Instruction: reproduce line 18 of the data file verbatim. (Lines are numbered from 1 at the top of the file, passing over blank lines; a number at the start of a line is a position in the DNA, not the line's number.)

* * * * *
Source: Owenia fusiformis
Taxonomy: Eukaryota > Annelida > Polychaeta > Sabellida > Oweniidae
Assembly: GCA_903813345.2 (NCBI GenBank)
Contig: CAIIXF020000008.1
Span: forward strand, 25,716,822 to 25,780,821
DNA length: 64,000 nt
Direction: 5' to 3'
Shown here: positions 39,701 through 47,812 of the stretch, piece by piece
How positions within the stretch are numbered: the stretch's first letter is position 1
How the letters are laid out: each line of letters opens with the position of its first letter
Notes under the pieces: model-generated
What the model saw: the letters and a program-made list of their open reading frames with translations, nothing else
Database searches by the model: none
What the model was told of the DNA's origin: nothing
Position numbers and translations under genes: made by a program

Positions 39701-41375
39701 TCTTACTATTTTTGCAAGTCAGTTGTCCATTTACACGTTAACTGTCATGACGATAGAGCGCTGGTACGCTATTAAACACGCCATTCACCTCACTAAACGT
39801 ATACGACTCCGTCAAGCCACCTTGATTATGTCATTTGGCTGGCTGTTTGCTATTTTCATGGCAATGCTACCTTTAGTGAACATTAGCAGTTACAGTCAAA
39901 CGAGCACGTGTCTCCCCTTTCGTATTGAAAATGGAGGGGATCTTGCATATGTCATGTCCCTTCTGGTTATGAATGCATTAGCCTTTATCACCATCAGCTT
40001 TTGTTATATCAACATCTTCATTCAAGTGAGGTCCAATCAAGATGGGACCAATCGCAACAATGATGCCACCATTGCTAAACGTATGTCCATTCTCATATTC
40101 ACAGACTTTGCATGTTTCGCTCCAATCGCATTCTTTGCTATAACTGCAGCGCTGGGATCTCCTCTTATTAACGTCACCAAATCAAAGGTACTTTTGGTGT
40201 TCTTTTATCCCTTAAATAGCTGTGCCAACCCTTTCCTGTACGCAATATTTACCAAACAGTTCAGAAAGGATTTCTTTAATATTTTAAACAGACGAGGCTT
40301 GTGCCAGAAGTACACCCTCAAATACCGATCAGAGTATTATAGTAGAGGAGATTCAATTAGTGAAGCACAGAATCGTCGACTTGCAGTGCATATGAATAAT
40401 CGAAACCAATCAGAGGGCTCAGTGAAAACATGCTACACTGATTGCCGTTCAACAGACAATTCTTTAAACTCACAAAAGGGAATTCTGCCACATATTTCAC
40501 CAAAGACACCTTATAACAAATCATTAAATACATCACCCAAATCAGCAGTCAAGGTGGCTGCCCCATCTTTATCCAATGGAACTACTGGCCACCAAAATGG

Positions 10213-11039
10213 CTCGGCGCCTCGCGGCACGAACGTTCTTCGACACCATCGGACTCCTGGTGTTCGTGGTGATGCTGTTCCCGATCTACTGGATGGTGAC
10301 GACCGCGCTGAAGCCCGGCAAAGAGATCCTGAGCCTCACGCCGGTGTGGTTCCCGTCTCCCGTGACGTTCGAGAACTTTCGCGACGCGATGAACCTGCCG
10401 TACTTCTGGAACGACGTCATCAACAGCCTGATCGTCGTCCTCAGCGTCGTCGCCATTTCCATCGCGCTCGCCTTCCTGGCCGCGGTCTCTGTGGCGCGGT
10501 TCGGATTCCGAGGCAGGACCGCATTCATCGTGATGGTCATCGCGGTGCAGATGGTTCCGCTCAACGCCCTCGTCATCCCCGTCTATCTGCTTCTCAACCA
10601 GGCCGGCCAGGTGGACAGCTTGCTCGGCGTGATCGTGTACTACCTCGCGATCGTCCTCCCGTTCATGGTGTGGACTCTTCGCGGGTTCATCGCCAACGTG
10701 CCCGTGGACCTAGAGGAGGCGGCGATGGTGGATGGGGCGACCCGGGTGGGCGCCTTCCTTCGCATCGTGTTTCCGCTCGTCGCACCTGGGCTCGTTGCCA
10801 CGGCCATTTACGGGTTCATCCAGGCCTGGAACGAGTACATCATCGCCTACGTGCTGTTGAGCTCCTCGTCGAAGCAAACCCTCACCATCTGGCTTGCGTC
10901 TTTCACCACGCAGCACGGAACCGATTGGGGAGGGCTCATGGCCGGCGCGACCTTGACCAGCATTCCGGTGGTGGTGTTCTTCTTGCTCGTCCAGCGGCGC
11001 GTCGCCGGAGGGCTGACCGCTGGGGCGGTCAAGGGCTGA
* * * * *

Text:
39801 ATACGACTCCGTCAAGCCACCTTGATTATGTCATTTGGCTGGCTGTTTGCTATTTTCATGGCAATGCTACCTTTAGTGAACATTAGCAGTTACAGTCAAA